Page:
Unlike Locklin Networks, HostiFi’s purpose has remained the same: make Ubiquiti cloud hosting easy for people. Several new products were added, new features were built, and a free plan was launched, but the business and its purpose has remained exactly the same.
How do you acquire customers today?
I’ve stopped accepting new customers for Locklin Networks to focus on my SaaS businesses instead.
I don’t spend very much time on marketing or customer acquisition any more actually. I used to log in to Tweetdeck each day and catch up on all the latest Ubiquiti discussions on Twitter, following, liking, and retweeting, but now I mainly spend my time talking with existing customers, working on support, and improving the product. Surprisingly though, HostiFi is growing now more than ever.
A big part of that is the exponential effect of word-of-mouth. Now with over 700 active users, new customers are most commonly being referred by friends. Launching the free plan had a great benefit on word-of-mouth, because people loved it, they told others about it and so its helped spread the word quickly, which helped attract paid customers as well.
It appears Google search results are helping now too. It took about 6 months before HostiFi began to rank in Google, but today several web pages are ranking in the top few results for relevant search terms, without any effort or optimization my part.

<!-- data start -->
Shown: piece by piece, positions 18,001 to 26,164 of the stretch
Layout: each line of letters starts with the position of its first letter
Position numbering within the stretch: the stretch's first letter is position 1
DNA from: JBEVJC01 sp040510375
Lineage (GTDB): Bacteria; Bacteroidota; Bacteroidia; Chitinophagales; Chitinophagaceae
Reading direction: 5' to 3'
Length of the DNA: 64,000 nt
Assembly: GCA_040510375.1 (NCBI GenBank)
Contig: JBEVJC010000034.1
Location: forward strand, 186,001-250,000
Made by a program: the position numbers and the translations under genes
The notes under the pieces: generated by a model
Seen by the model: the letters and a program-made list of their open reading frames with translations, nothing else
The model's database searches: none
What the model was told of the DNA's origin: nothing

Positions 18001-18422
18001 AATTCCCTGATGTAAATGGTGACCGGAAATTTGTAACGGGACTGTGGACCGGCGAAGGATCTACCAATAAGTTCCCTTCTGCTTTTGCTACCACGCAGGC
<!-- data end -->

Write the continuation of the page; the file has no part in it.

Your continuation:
I spend about $60/month for Google Adwords on related search terms as well, which brings in a few customers here and there.
I use Buffer to send updates out to Twitter, Facebook, and LinkedIn occasionally with Ubiquiti related posts, and updates about things I’m working on for HostiFi.
I send email updates to my 1,000+ newsletter subscribers using MailChimp once or twice per month, and cross promote my other products at the bottom of each email.
I think the key is consistency. I’ve been using these outlets to consistently remind people I’m still here, still doing this same thing everyday, with the same mission of making it easier for them to get started with Ubiquiti cloud hosting.
In the future, I plan to create more content, videos, and tutorials, and that will be my marketing strategy going forward, in addition to providing the best service I can for existing subscribers, which spins the word-of-mouth wheel.
Any books, training, or advice you would recommend?
I was never very successful as an MSP, so my advice probably doesn’t matter. I also never could find a good book or training on how to start an MSP, so I purchased small business guide best sellers that were too general to be much help. A big reason why I’ve wanted to start this community is to create those resources for other people who want to get started.
Unlike the lack of MSP business related resources, the tiny SaaS business community has tons of great stuff available that taught me just about everything I needed to know.
- Millionaire Fastlane by MJ DeMarco
- Micro-SaaS eBook by Tyler Tringas
- SaaSClub Podcast by Omer Khan
- Built to Sell by John Warrillow
- Make by Pieter Levels
- Company of One by Paul Jarvis
Where can readers find you if they have additional questions?